When spring rolls around next year and the country begins to shake off the doldrums of winter, insurance agents have an opportunity to celebrate by seeking out some fun new accounts – because that’s when the burgeoning outfitters and guides sector starts to seek out coverage, says Lita Mello, senior vice president over recreation with K&K Insurance.
Though no firm statistics tell the story of the tremendous growth in this industry, Mello says the nation’s increased focus on fitness has given rise to more whitewater rafting, rock climbing, hiking, fishing and camping across the country.
“We see thousands of submissions every year,” she said. “As the proliferation of social media and travel shows on television grows, more people are becoming interested in heading outdoors.”
Though the activities vary, the necessary coverage is fairly similar. Most accounts require general liability and commercial auto, while limits depend heavily on the activity and risk management practices put in place by the operation’s owners.
Whitewater rafting and rock climbing typically require higher liability limits, as do the increasing number of operations catered to Baby Boomers and other aging populations.
While some agents may be hesitant to break into the space due to a perceived high degree of risk, there are several ways they can screen for the best applicants. The most important tool is legal release form, says Mello.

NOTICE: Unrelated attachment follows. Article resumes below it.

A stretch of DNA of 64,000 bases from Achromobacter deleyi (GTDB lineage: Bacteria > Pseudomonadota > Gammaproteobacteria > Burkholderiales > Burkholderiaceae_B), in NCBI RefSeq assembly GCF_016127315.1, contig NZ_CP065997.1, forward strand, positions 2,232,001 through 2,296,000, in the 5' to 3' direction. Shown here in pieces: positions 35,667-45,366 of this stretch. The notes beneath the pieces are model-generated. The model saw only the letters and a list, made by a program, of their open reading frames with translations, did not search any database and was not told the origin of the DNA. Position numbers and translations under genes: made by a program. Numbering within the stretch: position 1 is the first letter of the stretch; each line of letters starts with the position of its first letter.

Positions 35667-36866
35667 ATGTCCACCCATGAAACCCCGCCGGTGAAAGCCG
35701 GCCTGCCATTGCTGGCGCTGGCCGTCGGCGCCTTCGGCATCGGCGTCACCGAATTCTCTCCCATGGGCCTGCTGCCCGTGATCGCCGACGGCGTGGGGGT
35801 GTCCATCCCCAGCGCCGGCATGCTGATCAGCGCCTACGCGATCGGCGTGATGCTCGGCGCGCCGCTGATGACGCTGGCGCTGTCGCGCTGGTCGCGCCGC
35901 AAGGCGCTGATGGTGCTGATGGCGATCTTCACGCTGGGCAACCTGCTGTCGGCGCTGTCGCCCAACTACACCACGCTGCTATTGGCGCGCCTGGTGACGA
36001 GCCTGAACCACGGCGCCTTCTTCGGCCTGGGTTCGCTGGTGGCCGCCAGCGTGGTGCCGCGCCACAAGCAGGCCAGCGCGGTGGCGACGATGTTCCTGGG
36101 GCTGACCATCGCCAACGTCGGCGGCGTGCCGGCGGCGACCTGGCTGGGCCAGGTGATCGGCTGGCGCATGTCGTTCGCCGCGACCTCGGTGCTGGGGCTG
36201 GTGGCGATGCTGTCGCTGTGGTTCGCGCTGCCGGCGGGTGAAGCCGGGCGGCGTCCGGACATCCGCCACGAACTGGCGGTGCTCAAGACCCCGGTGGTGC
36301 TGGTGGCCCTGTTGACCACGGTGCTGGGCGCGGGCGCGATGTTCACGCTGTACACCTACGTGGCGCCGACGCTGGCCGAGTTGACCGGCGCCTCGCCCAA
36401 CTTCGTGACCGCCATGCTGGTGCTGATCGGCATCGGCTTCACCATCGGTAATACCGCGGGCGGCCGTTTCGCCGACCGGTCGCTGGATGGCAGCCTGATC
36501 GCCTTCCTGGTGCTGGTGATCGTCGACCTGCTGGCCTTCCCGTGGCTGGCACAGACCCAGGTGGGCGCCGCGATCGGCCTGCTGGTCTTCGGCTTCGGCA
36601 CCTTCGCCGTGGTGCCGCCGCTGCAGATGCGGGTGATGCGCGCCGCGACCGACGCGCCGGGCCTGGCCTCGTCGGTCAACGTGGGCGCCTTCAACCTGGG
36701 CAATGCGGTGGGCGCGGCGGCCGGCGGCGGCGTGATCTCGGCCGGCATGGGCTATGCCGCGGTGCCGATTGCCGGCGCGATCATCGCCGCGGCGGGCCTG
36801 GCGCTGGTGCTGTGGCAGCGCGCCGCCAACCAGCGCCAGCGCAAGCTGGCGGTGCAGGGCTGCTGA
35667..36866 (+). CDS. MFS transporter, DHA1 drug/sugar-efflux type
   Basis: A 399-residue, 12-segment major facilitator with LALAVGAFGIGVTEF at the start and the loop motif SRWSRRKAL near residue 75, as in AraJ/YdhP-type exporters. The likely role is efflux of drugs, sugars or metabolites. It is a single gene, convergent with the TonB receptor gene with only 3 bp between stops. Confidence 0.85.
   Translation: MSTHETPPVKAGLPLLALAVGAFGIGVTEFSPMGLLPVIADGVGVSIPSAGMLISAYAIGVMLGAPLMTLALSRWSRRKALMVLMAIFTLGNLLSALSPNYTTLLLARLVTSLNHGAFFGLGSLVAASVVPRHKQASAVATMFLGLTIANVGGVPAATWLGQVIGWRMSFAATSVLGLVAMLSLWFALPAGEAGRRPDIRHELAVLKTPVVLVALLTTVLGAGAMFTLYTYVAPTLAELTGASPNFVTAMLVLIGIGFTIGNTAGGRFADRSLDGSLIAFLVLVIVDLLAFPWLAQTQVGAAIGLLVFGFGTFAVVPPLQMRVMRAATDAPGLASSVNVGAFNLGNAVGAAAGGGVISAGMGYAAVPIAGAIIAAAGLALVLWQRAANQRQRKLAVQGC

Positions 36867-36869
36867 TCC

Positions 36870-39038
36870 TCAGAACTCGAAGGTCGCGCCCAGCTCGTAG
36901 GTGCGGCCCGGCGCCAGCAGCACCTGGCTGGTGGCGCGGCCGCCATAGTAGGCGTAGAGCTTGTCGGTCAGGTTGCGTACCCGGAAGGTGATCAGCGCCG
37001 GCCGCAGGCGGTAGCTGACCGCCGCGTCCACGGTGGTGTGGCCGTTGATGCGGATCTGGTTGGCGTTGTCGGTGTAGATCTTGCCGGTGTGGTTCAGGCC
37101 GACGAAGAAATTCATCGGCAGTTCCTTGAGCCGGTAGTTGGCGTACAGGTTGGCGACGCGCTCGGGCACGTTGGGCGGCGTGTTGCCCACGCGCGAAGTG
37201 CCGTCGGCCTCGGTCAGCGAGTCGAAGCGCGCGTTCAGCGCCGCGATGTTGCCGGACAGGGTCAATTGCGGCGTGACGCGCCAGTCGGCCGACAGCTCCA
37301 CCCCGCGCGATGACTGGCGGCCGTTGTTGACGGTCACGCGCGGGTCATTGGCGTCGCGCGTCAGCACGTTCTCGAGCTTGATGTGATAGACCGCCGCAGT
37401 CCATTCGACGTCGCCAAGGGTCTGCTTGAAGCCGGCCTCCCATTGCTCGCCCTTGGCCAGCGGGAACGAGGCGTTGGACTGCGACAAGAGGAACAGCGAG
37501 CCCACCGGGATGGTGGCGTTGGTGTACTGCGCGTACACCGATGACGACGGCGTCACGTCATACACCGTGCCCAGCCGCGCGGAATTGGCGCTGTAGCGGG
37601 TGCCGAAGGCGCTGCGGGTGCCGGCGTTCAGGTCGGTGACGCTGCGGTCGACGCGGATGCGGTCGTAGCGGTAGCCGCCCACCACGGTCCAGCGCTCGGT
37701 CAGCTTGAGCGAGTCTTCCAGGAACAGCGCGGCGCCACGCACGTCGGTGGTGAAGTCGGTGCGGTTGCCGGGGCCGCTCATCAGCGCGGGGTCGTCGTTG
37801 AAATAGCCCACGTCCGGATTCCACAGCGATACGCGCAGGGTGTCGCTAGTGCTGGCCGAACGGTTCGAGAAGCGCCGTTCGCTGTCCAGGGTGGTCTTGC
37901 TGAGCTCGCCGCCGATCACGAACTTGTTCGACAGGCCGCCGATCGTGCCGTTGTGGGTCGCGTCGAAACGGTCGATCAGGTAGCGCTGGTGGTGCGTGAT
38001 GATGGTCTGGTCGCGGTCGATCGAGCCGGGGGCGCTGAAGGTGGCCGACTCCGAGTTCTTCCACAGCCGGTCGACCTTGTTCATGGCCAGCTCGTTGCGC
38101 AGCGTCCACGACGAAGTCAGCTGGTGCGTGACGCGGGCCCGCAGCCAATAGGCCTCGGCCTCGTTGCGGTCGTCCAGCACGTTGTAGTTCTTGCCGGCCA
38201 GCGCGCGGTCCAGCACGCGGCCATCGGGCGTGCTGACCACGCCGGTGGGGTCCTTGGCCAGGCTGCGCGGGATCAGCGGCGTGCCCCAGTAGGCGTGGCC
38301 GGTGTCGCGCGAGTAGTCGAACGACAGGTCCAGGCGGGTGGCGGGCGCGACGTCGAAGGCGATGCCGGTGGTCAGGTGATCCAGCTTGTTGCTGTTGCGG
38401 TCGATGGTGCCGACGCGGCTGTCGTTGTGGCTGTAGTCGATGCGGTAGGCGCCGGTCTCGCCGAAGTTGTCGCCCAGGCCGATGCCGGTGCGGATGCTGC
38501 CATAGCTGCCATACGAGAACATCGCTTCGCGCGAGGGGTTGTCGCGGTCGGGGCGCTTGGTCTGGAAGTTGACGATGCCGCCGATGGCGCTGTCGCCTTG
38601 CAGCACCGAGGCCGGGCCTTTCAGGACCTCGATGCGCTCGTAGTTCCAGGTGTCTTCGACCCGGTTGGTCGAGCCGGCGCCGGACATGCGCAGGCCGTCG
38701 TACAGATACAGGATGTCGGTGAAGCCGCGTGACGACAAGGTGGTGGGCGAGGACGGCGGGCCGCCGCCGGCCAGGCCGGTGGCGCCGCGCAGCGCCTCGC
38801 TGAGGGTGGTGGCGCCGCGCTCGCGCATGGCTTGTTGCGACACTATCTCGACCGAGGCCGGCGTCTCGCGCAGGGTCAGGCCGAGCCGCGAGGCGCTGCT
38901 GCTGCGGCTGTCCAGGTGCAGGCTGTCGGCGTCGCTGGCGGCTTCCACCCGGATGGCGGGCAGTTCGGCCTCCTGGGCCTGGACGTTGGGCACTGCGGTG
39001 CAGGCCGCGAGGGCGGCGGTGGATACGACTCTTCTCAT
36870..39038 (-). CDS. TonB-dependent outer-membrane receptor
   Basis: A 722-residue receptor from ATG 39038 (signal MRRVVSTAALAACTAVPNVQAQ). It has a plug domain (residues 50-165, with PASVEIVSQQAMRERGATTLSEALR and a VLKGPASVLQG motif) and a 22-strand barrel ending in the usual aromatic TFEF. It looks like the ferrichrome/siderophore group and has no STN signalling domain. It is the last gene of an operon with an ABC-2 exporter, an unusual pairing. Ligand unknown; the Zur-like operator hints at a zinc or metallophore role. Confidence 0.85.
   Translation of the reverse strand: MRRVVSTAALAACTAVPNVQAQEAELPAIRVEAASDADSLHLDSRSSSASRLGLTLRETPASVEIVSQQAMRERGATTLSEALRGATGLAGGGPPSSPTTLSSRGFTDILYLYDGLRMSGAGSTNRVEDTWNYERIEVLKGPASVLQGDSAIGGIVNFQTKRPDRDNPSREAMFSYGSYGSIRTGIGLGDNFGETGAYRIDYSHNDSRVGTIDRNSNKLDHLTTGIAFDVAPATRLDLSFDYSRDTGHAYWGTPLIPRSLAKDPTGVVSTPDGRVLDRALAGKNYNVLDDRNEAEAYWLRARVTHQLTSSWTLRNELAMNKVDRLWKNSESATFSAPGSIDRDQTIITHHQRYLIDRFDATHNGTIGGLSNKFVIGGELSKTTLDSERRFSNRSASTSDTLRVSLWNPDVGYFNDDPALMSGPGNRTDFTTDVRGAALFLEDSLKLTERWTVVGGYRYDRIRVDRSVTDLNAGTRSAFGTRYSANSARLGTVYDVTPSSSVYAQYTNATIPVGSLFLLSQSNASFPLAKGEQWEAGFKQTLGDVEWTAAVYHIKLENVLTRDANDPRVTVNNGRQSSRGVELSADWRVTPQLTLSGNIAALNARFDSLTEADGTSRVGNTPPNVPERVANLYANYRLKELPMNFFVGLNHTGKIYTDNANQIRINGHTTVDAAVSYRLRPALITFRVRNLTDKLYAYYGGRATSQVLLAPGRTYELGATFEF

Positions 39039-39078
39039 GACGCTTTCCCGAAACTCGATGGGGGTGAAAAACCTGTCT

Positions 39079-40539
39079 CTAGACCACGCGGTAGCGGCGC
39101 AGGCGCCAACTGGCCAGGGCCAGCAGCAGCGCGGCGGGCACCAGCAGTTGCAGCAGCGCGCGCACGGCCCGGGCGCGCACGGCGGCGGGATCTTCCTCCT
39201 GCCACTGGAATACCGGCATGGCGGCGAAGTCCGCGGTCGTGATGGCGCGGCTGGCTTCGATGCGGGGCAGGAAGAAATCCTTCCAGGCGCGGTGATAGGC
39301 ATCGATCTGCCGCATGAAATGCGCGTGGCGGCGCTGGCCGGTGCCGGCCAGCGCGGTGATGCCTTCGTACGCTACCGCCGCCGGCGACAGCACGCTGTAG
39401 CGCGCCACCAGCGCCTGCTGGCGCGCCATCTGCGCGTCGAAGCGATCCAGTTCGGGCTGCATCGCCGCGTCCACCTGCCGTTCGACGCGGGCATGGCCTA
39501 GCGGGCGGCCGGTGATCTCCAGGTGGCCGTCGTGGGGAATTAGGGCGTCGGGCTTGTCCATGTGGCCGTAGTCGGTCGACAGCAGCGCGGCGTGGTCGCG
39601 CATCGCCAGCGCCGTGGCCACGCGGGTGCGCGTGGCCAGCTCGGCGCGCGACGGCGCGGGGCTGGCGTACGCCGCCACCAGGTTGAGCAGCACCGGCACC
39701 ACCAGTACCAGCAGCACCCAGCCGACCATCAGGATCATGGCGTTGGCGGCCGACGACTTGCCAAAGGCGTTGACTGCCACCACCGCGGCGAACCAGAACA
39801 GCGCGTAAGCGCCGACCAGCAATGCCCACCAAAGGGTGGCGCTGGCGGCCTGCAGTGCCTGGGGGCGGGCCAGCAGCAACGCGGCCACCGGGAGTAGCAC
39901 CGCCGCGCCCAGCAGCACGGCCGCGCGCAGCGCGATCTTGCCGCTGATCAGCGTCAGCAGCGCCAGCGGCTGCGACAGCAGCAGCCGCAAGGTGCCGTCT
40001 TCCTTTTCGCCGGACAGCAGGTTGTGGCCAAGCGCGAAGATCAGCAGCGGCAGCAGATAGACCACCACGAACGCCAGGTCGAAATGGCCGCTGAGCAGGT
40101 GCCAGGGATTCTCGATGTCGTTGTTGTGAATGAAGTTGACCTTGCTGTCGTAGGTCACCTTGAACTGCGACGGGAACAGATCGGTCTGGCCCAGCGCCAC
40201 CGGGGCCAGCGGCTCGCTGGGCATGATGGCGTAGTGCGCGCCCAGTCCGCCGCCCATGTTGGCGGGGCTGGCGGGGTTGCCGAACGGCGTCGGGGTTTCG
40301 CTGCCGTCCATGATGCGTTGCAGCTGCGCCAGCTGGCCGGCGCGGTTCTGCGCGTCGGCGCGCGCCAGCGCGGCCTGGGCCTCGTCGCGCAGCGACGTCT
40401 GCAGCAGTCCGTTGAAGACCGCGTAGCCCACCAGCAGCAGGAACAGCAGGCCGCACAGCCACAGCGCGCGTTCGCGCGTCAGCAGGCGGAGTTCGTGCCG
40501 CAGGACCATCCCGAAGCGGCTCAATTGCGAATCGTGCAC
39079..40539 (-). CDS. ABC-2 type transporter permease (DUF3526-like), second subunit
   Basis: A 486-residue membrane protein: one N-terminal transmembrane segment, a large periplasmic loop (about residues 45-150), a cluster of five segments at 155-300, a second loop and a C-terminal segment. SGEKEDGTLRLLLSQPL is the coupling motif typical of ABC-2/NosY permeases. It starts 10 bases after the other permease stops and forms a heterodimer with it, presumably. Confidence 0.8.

“A waiver or release is very important. Agents should get a copy, review it with an attorney, and provide it to the underwriting staff to make sure it covers all the necessary exposures,” she said. “It’s our first line of defense.”
A guide’s level of experience is another important clue. K&K requires its insureds to have been in business for at least one year or to have three years of equivalent experience in order to qualify for its outfitters and guides program. This ensures the account is a good risk and reduces exposure to claims.
It’s also important to remember that many of these programs are heavily regulated through local and state statutes, restricting how, when and why you can sue outfitters for injury.
“Even though you can feasibly have very serious injuries and even deaths on some of these expeditions, these statutes and company waivers ensure the participants take that risk into consideration when they set out,” she said. “It’s not actually something we see a lot of claims on.”
Of course, agents can – and should – also do a physical examination of the area and activities involved. While there may not be true premises coverage, a visit to the river and an inspection of canoes, for example, will further inform both the agent and underwriter and ensure appropriately priced coverage.
Due to cash flow, Mello says the best time to approach these accounts is right before they open for business – usually in the spring, between March and May.